Is your dog or cat nervous every time you turn the car in the direction of the vet? Do you dread taking your beloved pet in for an exam because you know they’ll be frightened, upset, and anxious? If so, you need to experience the difference of a low-stress veterinary visit. Such a thing does exist! At Queen City Animal Hospital, all established team members are Fear-Free certified.
Fear-Free visits to QCAH
What Fear Free Means
What does it mean to be fear-free certified? It’s more than just claiming we handle animals gently. It’s a promise to you—one that we’ve made with a lot of preparation and training to back it up.
Studies show that at least 75% of patients that come through the door of a veterinary clinic are severely stressed by exams and encounters with their vet. That means there’s a good chance your pup or kitty are in this majority. And although veterinary care is crucial, it doesn’t have to come at the cost of your pet’s emotional health.
Stress isn’t healthy for your pet. Stress can:
- Exacerbate existing conditions
- Cause behavioral and emotional problems in your pet
- Delay healing
It’s incredibly important that your pet’s experience with their veterinary clinic is as free of stress as possible. A fear free environment is one that has taken every step possible to make sure that your pet is comfortable, taken care of, and calm.
How can we as a busy animal hospital accomplish this? Here are a few of the ways that we lower the stress of our patients.
- Staff training: The number one way to change the experience of pets in a veterinary hospital is to educate staff on fear free animal handling, and we’ve done that. This kind of training makes all the difference for a scared or stressed pet who comes into the vet expecting rough and brisk handling. Kind hands, calm voices, and smiling faces goes a long way.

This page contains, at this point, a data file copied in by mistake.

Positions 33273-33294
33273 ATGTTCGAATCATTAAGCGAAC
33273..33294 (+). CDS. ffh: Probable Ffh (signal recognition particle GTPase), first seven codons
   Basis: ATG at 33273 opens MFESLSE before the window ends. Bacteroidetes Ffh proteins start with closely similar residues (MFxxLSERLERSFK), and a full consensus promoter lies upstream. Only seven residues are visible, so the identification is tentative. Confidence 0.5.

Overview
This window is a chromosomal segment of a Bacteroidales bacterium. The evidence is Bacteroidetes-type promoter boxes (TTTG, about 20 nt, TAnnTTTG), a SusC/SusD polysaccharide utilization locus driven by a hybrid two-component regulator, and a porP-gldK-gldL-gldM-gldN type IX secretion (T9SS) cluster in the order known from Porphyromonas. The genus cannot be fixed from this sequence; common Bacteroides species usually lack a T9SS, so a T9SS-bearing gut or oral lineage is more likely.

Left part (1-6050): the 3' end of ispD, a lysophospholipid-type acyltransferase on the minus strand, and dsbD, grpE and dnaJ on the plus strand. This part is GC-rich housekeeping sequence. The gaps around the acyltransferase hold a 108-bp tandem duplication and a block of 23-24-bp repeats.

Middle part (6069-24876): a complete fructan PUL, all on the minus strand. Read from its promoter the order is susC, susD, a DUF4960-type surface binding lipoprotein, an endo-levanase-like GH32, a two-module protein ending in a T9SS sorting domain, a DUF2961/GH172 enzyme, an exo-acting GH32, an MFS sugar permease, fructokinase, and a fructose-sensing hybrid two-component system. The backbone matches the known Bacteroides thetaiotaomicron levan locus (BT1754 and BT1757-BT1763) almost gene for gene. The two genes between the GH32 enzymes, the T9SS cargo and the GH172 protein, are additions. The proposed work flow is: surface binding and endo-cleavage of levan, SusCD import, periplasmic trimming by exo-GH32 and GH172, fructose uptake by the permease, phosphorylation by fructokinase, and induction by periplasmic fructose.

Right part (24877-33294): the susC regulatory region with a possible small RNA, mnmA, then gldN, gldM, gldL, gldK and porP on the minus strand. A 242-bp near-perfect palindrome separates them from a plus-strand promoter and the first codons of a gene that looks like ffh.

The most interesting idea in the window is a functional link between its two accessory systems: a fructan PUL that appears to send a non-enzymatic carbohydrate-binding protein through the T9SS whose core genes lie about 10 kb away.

- Environmental changes: Sometimes an animal hospital, much like a human hospital, can seem like a cold, unwelcoming, sterile place. But we strive to be different! At Queen City Animal Hospital, our exam rooms are set up a bit more like your living room – including rugs and comfortable chairs- than a scary doctor’s office. If we need to place your pet on an exam table or the scale, we use grip pads to keep pets from slipping, which is something that commonly scares dogs and cats. Calming music around the hospital reduces echoes and disturbing noises, while species specific animal pheromones help bring our patients comfort during their visit.
- Rewards: Treats Treats Treats! It’s a good idea to bring your pet in hungry to drive home the treat, cheese, or peanut butter snacks our staff will provide to help make your pet more comfortable; it shows your pet that the vet is on their side and that an exam doesn’t have to be an unpleasant experience.
- Knowing that No means No: Despite all of our fear-free efforts, sometimes patients just won’t accept our care. Is that nail trim super scary despite light handling, soothing tones, and lots of treats? Then maybe it just won’t get done today. We will not man-handle your pets to get the job done- it breaks our hearts and your pet’s heart. So if the blood draw, nail trim, or physical exam isn’t going well, our doctors and team may discuss medications that can be given a few hours before the next visit to help calm your pet and relieve some of the anxiety associated with a vet visit. Why struggle when medications can make your pet more comfortable the next time?
At Queen City Animal Hospital, we have worked hard to make our hospital as low-stress for your pet as possible, and we look forward to seeing you and your calmer, happier pet!
How do we determine if your pet is showing signs of fear, anxiety, or stress?
We use a questionnaire and chart called the Fear Free FAS scoring chart. It gives us clues and context so that we can determine how fearful/stressed/anxious your pet is.
If we feel your pet has “scored” too high on the chart, we will discuss techniques and next steps regarding your pet’s visit. Perhaps this means we send you home with medication to give prior to the next visit, or perhaps it means we approach your pet in a different manner/location that may help alleviate stress. Does your pet do better without you present? You may be surprised that some do, as protective instincts can be high! Does your pet prefer humans with another color hair? We can try that too! No matter what works for your pet, we will do our best to ensure they are as calm and comfortable as possible. Exacerbate existing conditions